For the first time since 2009, the United Kingdom's economy is experiencing a recession. According to the BBC and the Office for National Statistics, the U.K. economy shrank by 0.2 percent in the first three months of 2012, fulfilling the benchmark of a "recession" which, in economic terms, means "two consecutive quarters of contraction." The United Kingdom's GDP had shrank 0.3 percent in the previous quarter. "These figures are slightly worse than many expected, but the fact that the U.K. is now technically back in recession should not detract from the underlying reality, which is very much as predicted," writes the BBC's financial editor Stephanie Flanders. "The U.K. economy has been bumping along the bottom for more than a year and is still struggling to gain momentum."
And it appears that bad economic numbers have the same effect in the U.K. as they do stateside--things get political. Prime Minister Cameron blamed the recession in part on major trading partners like Denmark, Holland, Italy, and Spain's economic plight. "More borrowing, more spending more debt, that is what caused these problems. It cannot be the solution to these problems," Cameron was quoted as saying in the AFP. Of course the recession news also allowed Labour leader and Cameron's political opponent Ed Milliband to chime in. "This is a recession made by him [Cameron] and the chancellor in Downing Street. It is his catastrophic economic policy that has landed us back in recession," Miliband said in a report by the BBC.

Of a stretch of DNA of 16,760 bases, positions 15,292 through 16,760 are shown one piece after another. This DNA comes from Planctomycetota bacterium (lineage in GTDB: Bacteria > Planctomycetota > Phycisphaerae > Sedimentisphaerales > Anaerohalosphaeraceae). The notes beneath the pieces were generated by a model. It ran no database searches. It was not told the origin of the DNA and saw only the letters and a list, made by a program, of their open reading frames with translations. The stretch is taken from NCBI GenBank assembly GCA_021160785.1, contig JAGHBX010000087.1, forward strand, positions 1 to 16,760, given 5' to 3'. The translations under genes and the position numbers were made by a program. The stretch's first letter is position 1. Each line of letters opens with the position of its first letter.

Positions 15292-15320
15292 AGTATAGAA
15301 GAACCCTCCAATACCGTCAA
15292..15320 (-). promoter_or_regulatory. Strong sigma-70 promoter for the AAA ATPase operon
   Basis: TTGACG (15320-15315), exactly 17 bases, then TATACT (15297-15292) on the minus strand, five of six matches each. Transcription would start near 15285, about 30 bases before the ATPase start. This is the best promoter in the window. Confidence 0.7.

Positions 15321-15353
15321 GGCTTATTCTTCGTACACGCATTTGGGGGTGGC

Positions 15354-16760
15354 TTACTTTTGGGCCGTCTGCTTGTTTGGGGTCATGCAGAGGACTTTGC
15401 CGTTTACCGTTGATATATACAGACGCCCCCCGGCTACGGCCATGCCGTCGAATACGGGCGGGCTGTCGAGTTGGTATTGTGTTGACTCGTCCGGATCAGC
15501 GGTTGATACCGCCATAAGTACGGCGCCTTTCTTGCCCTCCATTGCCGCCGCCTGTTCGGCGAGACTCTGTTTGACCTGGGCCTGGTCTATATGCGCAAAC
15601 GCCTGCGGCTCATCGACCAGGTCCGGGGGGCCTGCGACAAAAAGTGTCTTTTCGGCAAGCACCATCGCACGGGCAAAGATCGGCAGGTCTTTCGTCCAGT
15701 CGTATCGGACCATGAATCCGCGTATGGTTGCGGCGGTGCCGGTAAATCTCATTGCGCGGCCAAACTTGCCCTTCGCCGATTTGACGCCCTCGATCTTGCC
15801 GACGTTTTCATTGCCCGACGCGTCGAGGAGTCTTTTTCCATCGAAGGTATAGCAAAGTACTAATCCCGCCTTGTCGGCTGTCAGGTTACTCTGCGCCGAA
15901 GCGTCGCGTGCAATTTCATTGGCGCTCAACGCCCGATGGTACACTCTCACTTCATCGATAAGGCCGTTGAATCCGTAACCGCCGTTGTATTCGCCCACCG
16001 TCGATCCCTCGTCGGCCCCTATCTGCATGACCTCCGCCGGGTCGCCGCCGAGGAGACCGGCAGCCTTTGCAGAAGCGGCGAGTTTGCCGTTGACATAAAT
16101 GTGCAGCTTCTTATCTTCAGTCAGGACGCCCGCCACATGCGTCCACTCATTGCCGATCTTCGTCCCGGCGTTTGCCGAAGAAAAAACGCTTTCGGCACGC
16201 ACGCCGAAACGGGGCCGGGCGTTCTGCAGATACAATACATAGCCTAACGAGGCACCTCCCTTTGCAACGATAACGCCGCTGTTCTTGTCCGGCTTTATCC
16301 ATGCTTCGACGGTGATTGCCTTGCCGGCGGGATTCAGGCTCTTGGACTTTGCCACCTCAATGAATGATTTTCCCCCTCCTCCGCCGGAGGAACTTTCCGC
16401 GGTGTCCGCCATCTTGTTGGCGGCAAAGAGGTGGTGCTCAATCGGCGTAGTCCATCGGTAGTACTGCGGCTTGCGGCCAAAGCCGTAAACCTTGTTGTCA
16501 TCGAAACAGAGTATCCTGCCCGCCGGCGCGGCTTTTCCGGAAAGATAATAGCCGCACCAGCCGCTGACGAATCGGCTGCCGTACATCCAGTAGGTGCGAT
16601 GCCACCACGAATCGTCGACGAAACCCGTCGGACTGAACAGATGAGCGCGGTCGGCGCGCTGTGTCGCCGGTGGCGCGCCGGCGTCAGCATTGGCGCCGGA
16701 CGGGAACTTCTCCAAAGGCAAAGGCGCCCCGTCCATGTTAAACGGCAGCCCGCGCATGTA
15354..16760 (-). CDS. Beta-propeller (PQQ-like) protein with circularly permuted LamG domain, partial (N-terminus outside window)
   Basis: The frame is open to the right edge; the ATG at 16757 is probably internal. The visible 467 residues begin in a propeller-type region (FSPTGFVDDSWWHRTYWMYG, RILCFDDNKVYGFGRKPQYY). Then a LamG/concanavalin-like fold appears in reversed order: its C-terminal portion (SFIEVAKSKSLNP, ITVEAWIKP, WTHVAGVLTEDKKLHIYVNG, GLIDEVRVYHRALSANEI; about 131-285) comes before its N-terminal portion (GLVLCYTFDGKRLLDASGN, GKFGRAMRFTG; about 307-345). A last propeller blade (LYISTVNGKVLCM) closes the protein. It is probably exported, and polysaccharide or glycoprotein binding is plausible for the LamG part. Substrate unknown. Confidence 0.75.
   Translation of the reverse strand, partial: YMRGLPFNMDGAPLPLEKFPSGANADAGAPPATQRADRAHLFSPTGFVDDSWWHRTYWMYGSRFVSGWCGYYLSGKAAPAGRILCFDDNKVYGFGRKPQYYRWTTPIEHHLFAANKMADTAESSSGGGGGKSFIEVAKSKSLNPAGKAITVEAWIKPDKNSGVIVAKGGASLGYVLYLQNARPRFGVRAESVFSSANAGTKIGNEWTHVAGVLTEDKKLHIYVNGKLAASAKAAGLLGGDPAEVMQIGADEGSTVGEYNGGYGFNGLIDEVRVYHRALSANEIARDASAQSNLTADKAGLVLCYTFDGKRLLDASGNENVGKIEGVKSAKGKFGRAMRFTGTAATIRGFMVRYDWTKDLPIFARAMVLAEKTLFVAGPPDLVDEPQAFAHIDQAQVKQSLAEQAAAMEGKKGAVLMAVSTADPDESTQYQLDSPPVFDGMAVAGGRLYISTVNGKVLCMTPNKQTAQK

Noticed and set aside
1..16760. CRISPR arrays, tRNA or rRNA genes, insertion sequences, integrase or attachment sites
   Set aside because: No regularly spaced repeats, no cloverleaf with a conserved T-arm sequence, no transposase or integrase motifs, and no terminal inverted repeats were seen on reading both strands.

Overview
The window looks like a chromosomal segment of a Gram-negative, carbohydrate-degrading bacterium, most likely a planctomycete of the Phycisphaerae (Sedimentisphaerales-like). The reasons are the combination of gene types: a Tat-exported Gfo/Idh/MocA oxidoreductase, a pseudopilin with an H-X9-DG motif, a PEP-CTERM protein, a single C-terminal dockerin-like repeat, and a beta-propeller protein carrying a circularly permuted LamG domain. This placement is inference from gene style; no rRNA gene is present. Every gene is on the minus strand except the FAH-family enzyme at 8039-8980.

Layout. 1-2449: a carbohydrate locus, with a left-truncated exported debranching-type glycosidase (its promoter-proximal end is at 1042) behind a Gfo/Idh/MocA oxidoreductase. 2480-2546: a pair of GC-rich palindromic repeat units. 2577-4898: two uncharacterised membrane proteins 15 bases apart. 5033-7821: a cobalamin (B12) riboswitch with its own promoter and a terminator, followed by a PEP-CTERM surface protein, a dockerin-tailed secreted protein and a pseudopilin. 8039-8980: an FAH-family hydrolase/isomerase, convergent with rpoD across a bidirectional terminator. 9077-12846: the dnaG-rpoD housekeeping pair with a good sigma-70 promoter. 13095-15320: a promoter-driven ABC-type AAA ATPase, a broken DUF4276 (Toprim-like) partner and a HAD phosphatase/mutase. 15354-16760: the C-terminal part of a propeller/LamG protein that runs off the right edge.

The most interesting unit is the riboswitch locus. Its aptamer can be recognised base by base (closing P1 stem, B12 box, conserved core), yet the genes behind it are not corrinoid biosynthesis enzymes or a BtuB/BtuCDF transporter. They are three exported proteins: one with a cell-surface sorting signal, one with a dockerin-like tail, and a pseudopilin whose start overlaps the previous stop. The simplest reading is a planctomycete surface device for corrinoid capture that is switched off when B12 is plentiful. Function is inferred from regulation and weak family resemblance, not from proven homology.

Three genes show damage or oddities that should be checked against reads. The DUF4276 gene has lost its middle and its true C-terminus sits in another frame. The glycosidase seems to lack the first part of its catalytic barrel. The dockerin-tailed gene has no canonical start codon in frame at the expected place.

Not making these economic woes any better is that the pound has just experienced its biggest drop in two months, according to Bloomberg's Lucy Meakin: "The pound fell 0.3 percent to 81.98 pence per euro at 2:03 p.m. London time, after dropping as much as 0.6 percent, the most since Feb. 22. It appreciated to 81.44 pence yesterday, the strongest since August 2010."
This article is from the archive of our partner The Wire.
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